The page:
Lymph node surgery

For some women with a diagnosis of breast cancer, it is recommended that lymph node surgery is performed in addition to surgery of  the breast. The recommendation for lymph node surgery is something Dr. Seagren does not take lightly. She will carefully review your diagnosis and will help personalize a treatment plan that provides the greatest benefit while minimizing unwanted side-effects. Lymph node surgery is NOT always necessary and sometimes, lymph node surgery leads to greater complications without any significant benefit to the patient. It is important that you review the risk v.s. benefit of lymph node surgery with your treatment team. 


Sentinel Lymph Node Biopsy

Prior to surgery, a small amount of fluid is injected under the skin near the nipple-areolar complex. This fluid is absorbed by the lymphatic system in the breast and accumulates in the first lymph node that "drains" the breast. This is called the sentinel node. It is located in the axillary (armpit). The sentinel node(s) act as a sort of "gate-keeper" node. All lymphatic fluid from the breast must first flow through the "gate-keeper" before traveling to the other axillary lymph nodes. During surgery, a special probe is used to detect the special fluid that has accumulated in the sentinel node. This allows the surgeon to remove JUST the sentinel node and thus avoid damaging the other structures in the axilla. If the sentinel node is "negative" (i.e. no tumor cells have traveled from the breast tumor to the lymph nodes) there is no need for additional lymph node surgery to adequately "stage" the breast cancer. 



Radio-labeled Tracer 

Technetium (Tc 99m-sulfur colloid) is the most common radioisotope used in nuclear medicine. Its biologic half-life is 12 hours and it is eliminated from the body in a couple of days.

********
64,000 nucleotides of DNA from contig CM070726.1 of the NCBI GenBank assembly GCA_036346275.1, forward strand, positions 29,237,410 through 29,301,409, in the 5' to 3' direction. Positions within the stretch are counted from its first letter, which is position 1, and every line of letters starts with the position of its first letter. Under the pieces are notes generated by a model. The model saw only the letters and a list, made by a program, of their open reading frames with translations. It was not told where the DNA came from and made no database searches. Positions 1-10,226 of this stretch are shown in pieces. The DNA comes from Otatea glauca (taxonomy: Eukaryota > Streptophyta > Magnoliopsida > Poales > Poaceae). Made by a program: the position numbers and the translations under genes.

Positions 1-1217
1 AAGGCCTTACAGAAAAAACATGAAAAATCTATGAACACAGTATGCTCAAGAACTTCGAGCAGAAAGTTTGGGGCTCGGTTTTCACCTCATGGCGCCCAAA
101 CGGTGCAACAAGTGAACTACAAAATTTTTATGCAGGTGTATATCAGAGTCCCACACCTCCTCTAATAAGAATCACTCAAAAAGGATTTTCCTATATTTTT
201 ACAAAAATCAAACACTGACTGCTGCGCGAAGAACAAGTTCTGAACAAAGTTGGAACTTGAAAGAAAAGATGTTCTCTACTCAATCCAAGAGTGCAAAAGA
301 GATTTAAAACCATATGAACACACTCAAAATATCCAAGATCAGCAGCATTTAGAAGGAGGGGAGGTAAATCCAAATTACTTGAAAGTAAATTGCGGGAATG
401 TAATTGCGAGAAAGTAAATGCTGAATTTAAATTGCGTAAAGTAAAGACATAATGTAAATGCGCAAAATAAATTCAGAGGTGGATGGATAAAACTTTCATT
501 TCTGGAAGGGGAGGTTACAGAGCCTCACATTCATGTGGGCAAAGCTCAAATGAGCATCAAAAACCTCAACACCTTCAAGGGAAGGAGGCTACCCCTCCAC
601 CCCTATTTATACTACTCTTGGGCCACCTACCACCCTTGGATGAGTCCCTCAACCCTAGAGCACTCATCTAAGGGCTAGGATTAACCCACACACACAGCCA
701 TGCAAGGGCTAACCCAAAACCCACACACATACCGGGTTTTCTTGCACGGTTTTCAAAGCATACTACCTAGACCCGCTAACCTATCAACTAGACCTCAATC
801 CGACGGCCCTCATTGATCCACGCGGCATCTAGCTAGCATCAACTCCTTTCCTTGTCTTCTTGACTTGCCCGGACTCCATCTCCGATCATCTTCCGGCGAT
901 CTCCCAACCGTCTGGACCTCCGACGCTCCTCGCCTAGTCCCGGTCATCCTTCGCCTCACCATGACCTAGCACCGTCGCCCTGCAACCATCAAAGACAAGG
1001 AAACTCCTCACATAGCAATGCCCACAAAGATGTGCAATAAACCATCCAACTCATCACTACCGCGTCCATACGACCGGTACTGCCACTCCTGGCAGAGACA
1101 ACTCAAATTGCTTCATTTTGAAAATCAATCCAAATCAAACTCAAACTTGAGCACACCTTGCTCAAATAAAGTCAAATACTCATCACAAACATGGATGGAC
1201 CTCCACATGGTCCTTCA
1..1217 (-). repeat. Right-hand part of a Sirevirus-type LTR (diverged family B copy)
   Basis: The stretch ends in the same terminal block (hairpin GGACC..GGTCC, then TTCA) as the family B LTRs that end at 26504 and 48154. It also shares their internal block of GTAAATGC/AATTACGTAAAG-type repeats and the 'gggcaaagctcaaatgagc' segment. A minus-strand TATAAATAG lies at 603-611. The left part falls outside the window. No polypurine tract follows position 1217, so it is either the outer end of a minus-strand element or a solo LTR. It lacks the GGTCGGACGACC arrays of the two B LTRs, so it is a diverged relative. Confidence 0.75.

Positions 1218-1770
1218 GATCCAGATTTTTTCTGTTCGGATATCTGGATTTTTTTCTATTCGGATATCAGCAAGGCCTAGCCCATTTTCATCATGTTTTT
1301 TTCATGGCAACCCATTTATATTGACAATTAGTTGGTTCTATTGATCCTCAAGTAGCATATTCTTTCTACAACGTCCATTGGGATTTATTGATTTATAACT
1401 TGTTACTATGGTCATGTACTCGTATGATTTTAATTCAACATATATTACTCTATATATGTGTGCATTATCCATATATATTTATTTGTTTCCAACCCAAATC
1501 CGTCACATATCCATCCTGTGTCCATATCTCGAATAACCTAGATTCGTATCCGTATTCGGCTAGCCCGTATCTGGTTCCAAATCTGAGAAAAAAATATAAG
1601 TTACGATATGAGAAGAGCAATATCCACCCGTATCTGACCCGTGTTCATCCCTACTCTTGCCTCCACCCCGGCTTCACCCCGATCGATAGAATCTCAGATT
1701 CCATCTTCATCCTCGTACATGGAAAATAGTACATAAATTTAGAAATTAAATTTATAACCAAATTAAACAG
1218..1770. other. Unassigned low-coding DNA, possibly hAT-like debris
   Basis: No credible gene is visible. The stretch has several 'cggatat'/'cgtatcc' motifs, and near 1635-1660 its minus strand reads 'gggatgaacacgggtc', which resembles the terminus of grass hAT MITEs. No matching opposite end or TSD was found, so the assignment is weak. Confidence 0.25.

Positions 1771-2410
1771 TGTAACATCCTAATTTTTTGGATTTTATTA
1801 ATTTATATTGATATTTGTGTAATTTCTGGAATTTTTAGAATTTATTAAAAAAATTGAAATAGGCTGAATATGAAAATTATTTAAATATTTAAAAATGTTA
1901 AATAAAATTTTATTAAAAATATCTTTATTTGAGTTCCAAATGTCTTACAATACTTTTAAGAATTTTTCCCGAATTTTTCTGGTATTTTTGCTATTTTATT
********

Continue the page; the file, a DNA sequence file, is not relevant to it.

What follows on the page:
Methylene Blue Dye

Methylene blue (MB) is an older technique and is often added to Tc 99m. Due to the significant risk of skin necrosis and permanent staining at the injection site, Dr. Seagren avoids the use of MB. Numerous studies have shown that Tc 99m is a reliable tracer for sentinel node identification and does NOT require the addition of MB.

Isosulfan Blue Dye

Also known as Lymphazurin, is a blue dye that has been used for sentinel node identification. Due to the risk of life-threatening anaphylactic shock, that has been associated with this substance, Dr. Seagren never uses this technique.


Dr. Seagren is very excited about this latest technology in sentinel node surgery. Sienna+ is a superparamagnetic iron oxide particle suspension. It is safe and non-toxic. It naturally dissipates from the body and it reliably identifies the sentinel node. Once available for use in the US we plan to offer this to all of our patients. 


Axillary Node Dissection


This is sometimes performed in addition to the sentinel node procedure or instead of the sentinel node procedure. In an axillary node dissection, numerous lymph nodes are removed. 


Level I + II Lymph Node Removal

The lower lymph nodes in the axilla (armpit) are removed. Due to the risk of lymphedema (permanent arm swelling), Dr. Seagren rarely performs this surgery. In the past, breast surgery was very "aggressive" and included removal of all lymph nodes of the axilla (armpit). We now know, based on years of studies, that "aggressive" surgery is unnecessary AND has serious consequences for the patient. Treatment advances and improved surgical techniques allow patients to avoid unnecessary surgery. Your surgeon should be able to clearly explain the benefits of an axillary node dissection and why options, such as a sentinel node procedure, neoadjuvant chemotherapy (treatment prior to surgery; this can destroy the cancer cells in lymph nodes, thus obviating the need for axillary dissection) or radiation therapy is not an option. *Level III nodes should NEVER be removed as this significantly increases the risk of complications. 

Targeted Axillary Dissection

This is the latest advancement in axillary surgery. For women with advanced breast cancer, who have lymph nodes that were positive (breast cancer cells have moved to the nodes) at the time of diagnosis, a "targeted" axillary dissection AFTER they receive neoadjuvant treatment (treatment BEFORE surgery) may be an option. In this procedure, only the sentinel node and the nodes that were positive at the time of diagnosis are removed.